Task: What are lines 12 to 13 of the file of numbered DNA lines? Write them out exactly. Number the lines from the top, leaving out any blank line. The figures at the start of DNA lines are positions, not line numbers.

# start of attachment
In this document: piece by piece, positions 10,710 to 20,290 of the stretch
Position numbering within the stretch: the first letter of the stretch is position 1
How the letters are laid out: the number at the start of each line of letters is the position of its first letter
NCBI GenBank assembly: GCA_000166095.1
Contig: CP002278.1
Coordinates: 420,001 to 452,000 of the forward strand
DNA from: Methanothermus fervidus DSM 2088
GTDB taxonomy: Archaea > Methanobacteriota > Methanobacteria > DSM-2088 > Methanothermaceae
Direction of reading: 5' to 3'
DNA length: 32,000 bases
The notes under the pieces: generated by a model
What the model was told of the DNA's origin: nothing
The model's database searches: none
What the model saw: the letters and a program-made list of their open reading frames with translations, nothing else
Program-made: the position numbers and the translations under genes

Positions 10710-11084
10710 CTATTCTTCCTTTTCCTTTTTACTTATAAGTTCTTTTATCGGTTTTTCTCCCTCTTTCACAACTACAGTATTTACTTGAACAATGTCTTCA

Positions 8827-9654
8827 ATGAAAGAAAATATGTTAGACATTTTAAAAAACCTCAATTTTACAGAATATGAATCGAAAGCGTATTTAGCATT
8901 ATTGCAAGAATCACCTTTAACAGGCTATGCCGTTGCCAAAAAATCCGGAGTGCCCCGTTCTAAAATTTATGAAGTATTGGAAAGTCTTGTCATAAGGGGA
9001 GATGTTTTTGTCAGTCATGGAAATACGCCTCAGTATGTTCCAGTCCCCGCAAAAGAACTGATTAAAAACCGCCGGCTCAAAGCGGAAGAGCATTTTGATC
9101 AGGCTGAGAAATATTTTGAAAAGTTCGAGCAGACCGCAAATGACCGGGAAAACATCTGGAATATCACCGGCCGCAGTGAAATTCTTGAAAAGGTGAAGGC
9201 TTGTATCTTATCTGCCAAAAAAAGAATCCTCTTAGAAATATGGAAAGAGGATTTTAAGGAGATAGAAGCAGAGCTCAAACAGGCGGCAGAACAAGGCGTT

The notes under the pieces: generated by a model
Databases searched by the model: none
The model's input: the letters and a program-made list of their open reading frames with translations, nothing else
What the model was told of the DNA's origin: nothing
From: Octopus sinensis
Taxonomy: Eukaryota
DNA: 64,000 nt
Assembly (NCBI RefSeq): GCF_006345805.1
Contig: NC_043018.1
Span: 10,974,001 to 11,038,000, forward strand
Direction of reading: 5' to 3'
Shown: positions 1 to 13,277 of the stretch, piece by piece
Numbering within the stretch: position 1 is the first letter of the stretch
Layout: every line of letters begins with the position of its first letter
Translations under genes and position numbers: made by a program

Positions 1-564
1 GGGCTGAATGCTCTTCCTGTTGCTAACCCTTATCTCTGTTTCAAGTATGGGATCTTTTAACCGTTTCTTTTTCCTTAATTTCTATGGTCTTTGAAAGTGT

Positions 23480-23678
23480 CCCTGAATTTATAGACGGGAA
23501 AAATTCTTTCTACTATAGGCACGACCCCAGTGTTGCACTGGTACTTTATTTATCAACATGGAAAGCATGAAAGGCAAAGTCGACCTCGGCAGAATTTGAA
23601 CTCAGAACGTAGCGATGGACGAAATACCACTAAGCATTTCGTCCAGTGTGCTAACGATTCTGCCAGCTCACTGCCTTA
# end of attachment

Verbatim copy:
What the model was told of the DNA's origin: nothing
The model's database searches: none